Read the full piece on miner-exchange flows here:Following Flows III: Measuring Ethereum Miner Activity.
Network Data Insights
On-chain usage slowed down this past week as price was relatively flat. BTC daily active addresses declined by 2.3% week-over-week while ETH had a bigger drop of 8.2%. Transaction fees for both networks also dropped significantly, at least temporarily, with Bitcoin averaging $5.4M worth of fees per day compared to $15.3M for Ethereum.
Uniswap (UNI) had a big week with market cap surging to a new all-time high on Sunday. UNI active addresses increased 4.3% week-over-week and transfers increased by 10%. UNI also had a massive 470.3% increase in adjusted transfer value after it spiked to over $4.9B (from a daily average of less than $1B) on March 5th.
Our latest Network Data release included new metrics on supply dispersion and equality in addition to our updated miner flows. One of the newly released metrics is the Supply Equality Ratio (SER), which can be used to quantify supply distribution.
The Supply Equality Ratio is inspired by the 20:20 Ratio - a traditional wealth inequality metric that compares the average income of the richest 20% of a society to the poorest 20%. Instead of income, the SER looks at supply held by different accounts within a network. It’s calculated by dividing the supply held by the smallest accounts (the sum held by all accounts with a balance less than 0.00001% of the supply) against the largest accounts (the sum held by all the top 1% addresses). A high SER therefore indicates a relatively distributed supply.
Out of the largest cryptoassets by market cap, BTC by far has the highest SER of 0.082. ETH is the second most distributed with an SER of 0.041. ADA, LINK, UNI, and DOT Supply Equality Ratio have also increased since the beginning of 2021.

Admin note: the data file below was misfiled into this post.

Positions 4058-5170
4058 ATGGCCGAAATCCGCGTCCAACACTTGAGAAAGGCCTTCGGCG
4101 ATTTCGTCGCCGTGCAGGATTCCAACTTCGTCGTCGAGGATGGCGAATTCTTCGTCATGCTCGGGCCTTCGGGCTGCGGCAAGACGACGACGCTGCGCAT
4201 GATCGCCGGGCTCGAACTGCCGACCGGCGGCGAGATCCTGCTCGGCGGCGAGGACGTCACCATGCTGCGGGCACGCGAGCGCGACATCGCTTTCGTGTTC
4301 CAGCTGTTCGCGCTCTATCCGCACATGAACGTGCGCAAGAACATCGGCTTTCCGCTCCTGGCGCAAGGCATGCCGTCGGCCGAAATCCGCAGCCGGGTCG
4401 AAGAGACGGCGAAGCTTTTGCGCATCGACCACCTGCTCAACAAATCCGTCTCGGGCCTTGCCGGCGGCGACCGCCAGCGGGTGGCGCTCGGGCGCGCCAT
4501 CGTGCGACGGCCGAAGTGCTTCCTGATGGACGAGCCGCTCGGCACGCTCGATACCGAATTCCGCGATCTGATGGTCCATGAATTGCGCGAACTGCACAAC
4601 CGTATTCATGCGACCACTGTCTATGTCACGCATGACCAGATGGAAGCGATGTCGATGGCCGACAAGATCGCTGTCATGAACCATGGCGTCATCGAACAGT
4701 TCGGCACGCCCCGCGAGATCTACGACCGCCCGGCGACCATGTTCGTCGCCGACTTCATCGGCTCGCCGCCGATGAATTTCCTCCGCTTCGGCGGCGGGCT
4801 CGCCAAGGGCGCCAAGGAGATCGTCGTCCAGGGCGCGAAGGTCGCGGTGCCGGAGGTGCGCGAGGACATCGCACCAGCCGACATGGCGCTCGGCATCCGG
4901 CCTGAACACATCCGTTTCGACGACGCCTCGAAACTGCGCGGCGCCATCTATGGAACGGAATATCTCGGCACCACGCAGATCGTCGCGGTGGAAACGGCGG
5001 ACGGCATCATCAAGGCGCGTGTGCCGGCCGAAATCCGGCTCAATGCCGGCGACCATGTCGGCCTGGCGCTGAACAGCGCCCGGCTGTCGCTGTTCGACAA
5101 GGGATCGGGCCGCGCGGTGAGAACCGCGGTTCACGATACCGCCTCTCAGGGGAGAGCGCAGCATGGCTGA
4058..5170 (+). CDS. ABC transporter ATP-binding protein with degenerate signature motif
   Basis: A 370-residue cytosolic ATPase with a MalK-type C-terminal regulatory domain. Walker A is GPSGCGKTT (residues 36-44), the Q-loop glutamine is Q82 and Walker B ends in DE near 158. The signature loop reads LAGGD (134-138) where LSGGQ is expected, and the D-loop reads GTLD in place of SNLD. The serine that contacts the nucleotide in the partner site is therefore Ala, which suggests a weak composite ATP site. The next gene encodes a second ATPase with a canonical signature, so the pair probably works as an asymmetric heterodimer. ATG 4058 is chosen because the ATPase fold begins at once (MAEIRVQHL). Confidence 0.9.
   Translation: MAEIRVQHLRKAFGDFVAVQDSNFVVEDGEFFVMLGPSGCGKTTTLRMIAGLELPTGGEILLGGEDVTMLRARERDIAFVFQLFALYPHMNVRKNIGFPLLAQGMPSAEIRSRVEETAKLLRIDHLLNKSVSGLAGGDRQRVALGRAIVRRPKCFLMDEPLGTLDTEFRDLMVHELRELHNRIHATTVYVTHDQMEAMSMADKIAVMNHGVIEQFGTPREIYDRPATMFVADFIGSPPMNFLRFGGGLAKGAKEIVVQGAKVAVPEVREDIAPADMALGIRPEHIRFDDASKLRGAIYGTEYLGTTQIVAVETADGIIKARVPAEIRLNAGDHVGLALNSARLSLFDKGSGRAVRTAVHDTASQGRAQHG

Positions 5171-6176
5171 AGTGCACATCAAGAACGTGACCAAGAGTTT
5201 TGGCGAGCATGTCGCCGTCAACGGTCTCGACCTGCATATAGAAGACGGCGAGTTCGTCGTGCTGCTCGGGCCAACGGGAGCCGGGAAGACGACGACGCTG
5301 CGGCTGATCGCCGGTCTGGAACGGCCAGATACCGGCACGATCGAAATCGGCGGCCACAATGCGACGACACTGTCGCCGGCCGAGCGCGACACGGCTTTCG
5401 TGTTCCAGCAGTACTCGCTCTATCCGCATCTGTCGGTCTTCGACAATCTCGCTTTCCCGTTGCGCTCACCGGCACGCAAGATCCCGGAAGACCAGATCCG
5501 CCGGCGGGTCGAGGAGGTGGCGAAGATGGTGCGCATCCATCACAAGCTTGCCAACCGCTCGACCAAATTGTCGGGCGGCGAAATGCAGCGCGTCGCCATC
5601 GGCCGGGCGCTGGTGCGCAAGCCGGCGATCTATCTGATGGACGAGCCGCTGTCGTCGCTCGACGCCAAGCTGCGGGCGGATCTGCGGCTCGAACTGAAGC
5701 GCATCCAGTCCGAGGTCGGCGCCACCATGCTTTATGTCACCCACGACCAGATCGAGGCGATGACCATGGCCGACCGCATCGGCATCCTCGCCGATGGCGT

Among the major DeFi assets UNI has a relatively high SER, likely due to its initial airdrop which distributed UNI to past users of the platform. AAVE and COMP also have relatively high SER’s. AAVE’s SER has increased significantly since the start of the year.
Tether SER has also shot up over the last few months as new supply has been issued. The Ethereum-version of Tether (USDT-ETH) has the highest SER out of the three variations that we track. But the Tron-version (USDT-TRX) is a close second, and closing ground. The Omni-version of Tether (USDT) has flatlined likely due to low usage.
Among the other major stablecoins, USDC Supply Equality Ratio has grown along with its supply, which passed 9 billion last week. DAI’s SER has grown as well, although not as much as USDC’s.
Our new Network Data update also added coverage for new assets, including Polkadot (DOT), 1inch (1INCH), The Graph (GRT), Alpha Finance (ALPHA), and HuobiBTC (HBTC).
Polkadot (DOT) daily active addresses have been trending upwards after DOT market cap started to take off in January. DOT currently has about 15K unique active addresses per day.
So far, DOT transfers have been relatively small. DOT’s median transfer value has peaked at $30, compared to a current daily average of over $200 for ETH.
Coin Metrics Updates